Most stakeholders, in particular NGOs and utility companies that participated in the public consultation, supported extending Article 7 beyond 2020. However, 7 out of 15 Member States that took part in the consultation did not support extending Article 7.

Roughly 3 out of 5 stakeholders considered the provisions on metering and billing to be adequate and 92 % of all utility respondents were of this view. Member States were also generally satisfied with the status-quo. By contrast, 2 of 3 NGOs (including consumer organisations) considered the provisions inadequate and unable to guarantee consumers sufficiently frequent, detailed and understandable information on their energy consumption.



C. Impacts of the preferred option

What are the benefits of the preferred option (if any, otherwise main ones)? 

The analysis shows that a higher level of energy efficiency in 2030 would have a positive impact on economic growth, employment, competitiveness, a strong impact on security of supply and the level of gas imports in particular. In the period 2021-2030, a target of 30 % energy efficiency would save €69.6 bn in fossil fuels import bills compared to a €4 274 bn cost under a 27 % energy efficiency target, would create between 395 000 and 435 000 jobs by 2030 on a net basis and would increase GDP by between 0.25 % and 0.4 % in the central scenarios.

For Article 7, option 3 is preferred as it extends the energy savings requirement beyond 2020 and the simplification aspect will facilitate the achievement by Member States of the required savings, especially those coming from building renovation. This option also ensures better overall clarity of the requirements applicable to energy efficiency obligation schemes and alternative measures.

For Articles 9-11, the preferred option 2 removes the legal ambiguities that currently hamper proper implementation for thermal energy in multi-apartment/purpose buildings, and it would consolidate and accelerate the transition to smart (remotely readable) heat measurement, enabling better and more frequent consumption feedback to consumers. 

What are the costs of the preferred option (if any, otherwise main ones)? 

Overall, in the period 2021-2030 and with the discount rates used, a target of 30 % would lead to energy system costs that were 0.46 % (€9 bn) higher compared to 27 % target. However, in the long term, a 30 % energy efficiency target for 2030 would lead to energy system costs that are €9 bn lower compared to 27 % target in 2021-2050.

The preferred Article 7 option is unlikely to entail additional costs to Member States and obligated parties (utility companies) as the current savings level of 1.5 % will be retained. No additional administrative costs are expected and they might be even reduced as Member States are already familiar with the requirements, and also because of the simplification of calculation of savings from buildings related measures.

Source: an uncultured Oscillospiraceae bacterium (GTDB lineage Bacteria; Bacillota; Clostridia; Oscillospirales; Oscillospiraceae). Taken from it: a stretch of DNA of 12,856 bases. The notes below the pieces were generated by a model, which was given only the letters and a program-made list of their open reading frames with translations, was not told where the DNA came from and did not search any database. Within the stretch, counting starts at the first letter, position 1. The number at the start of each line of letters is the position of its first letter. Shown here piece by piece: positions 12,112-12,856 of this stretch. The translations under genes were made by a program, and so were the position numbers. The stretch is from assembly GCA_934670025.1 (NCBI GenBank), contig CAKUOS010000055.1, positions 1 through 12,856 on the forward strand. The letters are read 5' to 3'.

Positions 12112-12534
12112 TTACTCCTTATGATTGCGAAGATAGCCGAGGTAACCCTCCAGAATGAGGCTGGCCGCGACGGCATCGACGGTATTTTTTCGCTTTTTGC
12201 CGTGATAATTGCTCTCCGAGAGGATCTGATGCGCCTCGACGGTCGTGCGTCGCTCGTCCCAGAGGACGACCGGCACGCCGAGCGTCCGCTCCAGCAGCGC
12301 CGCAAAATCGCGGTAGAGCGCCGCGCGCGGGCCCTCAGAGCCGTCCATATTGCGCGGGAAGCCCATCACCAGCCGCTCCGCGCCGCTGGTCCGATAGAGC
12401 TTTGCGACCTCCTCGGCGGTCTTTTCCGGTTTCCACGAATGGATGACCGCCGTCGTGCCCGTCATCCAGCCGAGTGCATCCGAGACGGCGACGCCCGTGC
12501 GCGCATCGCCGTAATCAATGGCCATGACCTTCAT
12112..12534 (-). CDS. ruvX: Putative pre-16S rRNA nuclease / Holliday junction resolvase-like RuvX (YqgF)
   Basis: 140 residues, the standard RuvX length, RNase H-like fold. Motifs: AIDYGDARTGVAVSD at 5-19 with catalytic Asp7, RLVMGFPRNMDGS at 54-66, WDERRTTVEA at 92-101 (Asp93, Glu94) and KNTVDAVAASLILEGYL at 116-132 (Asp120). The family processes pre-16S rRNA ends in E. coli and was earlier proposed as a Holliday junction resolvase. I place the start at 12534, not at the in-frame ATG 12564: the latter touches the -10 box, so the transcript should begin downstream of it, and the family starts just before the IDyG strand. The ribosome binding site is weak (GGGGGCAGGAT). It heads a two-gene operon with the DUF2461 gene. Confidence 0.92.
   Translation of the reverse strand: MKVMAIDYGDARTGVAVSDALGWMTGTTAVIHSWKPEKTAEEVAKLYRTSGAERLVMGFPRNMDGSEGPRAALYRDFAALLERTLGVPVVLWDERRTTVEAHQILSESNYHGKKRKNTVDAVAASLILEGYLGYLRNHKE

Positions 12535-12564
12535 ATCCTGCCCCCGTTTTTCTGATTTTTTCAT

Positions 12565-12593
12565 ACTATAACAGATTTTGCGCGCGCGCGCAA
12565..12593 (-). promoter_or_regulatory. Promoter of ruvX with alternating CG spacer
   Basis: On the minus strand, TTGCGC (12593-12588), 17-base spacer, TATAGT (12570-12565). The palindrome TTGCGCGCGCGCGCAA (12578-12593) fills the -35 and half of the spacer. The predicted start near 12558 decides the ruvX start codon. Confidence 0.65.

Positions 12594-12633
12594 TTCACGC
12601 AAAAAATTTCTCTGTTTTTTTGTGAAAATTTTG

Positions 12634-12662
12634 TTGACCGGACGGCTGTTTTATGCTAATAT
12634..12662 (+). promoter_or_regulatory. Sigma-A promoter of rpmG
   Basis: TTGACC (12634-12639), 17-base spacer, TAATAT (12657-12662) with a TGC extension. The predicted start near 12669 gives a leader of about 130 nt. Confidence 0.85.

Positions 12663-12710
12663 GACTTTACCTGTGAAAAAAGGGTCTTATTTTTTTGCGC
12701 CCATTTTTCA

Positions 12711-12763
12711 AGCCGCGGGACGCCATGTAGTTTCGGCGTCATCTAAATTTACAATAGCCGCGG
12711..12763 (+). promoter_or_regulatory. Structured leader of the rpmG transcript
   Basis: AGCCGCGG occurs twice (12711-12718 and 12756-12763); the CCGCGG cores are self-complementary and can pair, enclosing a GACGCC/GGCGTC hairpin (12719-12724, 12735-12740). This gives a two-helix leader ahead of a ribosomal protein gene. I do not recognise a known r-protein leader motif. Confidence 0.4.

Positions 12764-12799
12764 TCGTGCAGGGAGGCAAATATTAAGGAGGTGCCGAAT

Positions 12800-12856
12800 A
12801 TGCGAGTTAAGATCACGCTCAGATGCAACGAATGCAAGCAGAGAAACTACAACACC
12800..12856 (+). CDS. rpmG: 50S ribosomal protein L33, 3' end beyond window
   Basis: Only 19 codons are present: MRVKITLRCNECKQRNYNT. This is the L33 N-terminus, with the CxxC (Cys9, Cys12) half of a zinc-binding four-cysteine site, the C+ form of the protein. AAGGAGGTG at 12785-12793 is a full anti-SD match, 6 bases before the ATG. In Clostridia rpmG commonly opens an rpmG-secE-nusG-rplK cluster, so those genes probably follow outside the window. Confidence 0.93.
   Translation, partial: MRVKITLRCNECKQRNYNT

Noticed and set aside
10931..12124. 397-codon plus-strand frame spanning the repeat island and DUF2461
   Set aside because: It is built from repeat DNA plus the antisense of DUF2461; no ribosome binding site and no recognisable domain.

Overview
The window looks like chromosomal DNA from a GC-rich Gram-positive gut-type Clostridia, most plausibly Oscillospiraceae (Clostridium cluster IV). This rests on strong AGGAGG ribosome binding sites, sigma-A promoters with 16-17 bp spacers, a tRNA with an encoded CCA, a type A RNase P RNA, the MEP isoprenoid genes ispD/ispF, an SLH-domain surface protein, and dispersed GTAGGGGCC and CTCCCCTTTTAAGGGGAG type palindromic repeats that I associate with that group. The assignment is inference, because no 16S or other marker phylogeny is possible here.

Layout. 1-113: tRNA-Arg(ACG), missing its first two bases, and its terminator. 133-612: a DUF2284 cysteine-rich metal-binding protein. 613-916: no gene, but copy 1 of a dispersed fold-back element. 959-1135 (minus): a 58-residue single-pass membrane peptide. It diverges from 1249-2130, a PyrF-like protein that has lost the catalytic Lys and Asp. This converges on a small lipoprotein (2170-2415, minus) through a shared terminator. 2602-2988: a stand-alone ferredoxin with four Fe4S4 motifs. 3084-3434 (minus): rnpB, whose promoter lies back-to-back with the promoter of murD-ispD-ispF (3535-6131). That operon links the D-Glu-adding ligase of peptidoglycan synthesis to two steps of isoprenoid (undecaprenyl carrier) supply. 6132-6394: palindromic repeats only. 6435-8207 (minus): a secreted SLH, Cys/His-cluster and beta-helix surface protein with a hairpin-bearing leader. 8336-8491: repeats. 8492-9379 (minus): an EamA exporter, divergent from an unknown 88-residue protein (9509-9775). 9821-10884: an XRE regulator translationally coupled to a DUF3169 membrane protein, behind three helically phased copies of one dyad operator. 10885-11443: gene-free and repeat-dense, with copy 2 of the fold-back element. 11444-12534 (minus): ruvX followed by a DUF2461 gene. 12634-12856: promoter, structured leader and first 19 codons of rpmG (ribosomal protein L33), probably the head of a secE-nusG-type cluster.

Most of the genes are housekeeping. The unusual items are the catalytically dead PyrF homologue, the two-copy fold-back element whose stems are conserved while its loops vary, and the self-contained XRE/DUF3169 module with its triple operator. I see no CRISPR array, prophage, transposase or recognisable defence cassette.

The preferred option for Articles 9-11 is unlikely to entail any significant costs on any party affected, firstly because it clarifies the legal requirements and supports a trend towards uptake of new technologies that is already observed in the market, and secondly because the requirements to install new devices would still be subject to a cost-effectiveness criteria, as it is today. 

How will businesses, SMEs and micro-enterprises be affected?

SMEs are key actors for upscaling energy efficiency especially in households (70 % of energy efficiency improvement measures are carried out by SMEs) and will benefit from increased business opportunities, as well as reduced energy bills resulting from reducing consumption.

Extending Article 7 after 2020 will have a positive effect on SMEs who will benefit from increased business opportunities caused by the ongoing need to put energy efficiency savings into practice, in particular in building renovation.

Will there be significant impacts on national budgets and administrations? 

Although Member States may need to increase their spending in the short term to finance the up-front energy efficiency investments, in the long term they will benefit from a decrease in fuels import bills, energy consumption bills (e.g. of public buildings) and positive budget impacts due to higher employment and economic growth.

Since all Member States already have measures in place, it is unlikely that extending Article 7 to 2030 would entail additional budgetary or administrative costs for Member States and obligated parties (utility companies) as the same savings level of 1.5 % per year is retained for the new period 2021-2030. Administrative costs should be reduced thanks to the simplification of calculation of savings from buildings related measures, as the calculation methodology under the Energy Performance of Buildings Directive could be used.

Will there be other significant impacts? 

Extending Article 7 beyond 2020 will continue to reduce the final energy consumption (81 Mtoe savings expected in year 2030), reduce energy bills for consumers, and extend the positive aspects of greater energy efficiency related to economic (e.g. further developing the energy services market), environmental, social (including addressing energy poverty) and health impacts.

For Articles 9-11, the assessment estimates the extra energy savings due to improved application of the EED requirements in respect of heating in multi-apartment buildings would be about 7 Mtoe or 50 % higher than the expected savings in a non-regulatory scenario.

D. Follow up

When will the policy be reviewed?

In the proposal, no change is made to the existing reporting obligations but the Energy Union Governance initiative will ensure that a transparent and reliable planning, reporting and monitoring system is put in place, based on integrated national energy and climate plans and streamlined progress reports by Member States regularly assessing the implementation of national plans along the five dimensions of the Energy Union.

The results of the implementation of the EED will be assessed five years after the entry into force of the revised Directive, with the introduction of a new requirement for the Commission to undertake a general review of the Directive.